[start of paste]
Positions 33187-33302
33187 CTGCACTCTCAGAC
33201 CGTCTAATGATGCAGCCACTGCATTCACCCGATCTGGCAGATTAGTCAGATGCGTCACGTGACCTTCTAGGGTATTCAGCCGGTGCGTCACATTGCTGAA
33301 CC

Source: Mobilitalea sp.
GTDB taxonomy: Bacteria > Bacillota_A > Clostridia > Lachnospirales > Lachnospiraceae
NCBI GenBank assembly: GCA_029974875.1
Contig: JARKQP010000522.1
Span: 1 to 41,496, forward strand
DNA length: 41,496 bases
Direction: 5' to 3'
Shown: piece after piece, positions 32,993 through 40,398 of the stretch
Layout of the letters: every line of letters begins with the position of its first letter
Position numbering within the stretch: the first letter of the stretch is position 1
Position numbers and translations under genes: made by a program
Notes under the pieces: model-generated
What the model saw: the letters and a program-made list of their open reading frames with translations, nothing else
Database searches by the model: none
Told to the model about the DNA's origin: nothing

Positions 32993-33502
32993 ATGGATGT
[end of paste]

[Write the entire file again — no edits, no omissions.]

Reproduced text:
Positions 33187-33302
33187 CTGCACTCTCAGAC
33201 CGTCTAATGATGCAGCCACTGCATTCACCCGATCTGGCAGATTAGTCAGATGCGTCACGTGACCTTCTAGGGTATTCAGCCGGTGCGTCACATTGCTGAA
33301 CC

Source: Mobilitalea sp.
GTDB taxonomy: Bacteria > Bacillota_A > Clostridia > Lachnospirales > Lachnospiraceae
NCBI GenBank assembly: GCA_029974875.1
Contig: JARKQP010000522.1
Span: 1 to 41,496, forward strand
DNA length: 41,496 bases
Direction: 5' to 3'
Shown: piece after piece, positions 32,993 through 40,398 of the stretch
Layout of the letters: every line of letters begins with the position of its first letter
Position numbering within the stretch: the first letter of the stretch is position 1
Position numbers and translations under genes: made by a program
Notes under the pieces: model-generated
What the model saw: the letters and a program-made list of their open reading frames with translations, nothing else
Database searches by the model: none
Told to the model about the DNA's origin: nothing

Positions 32993-33502
32993 ATGGATGT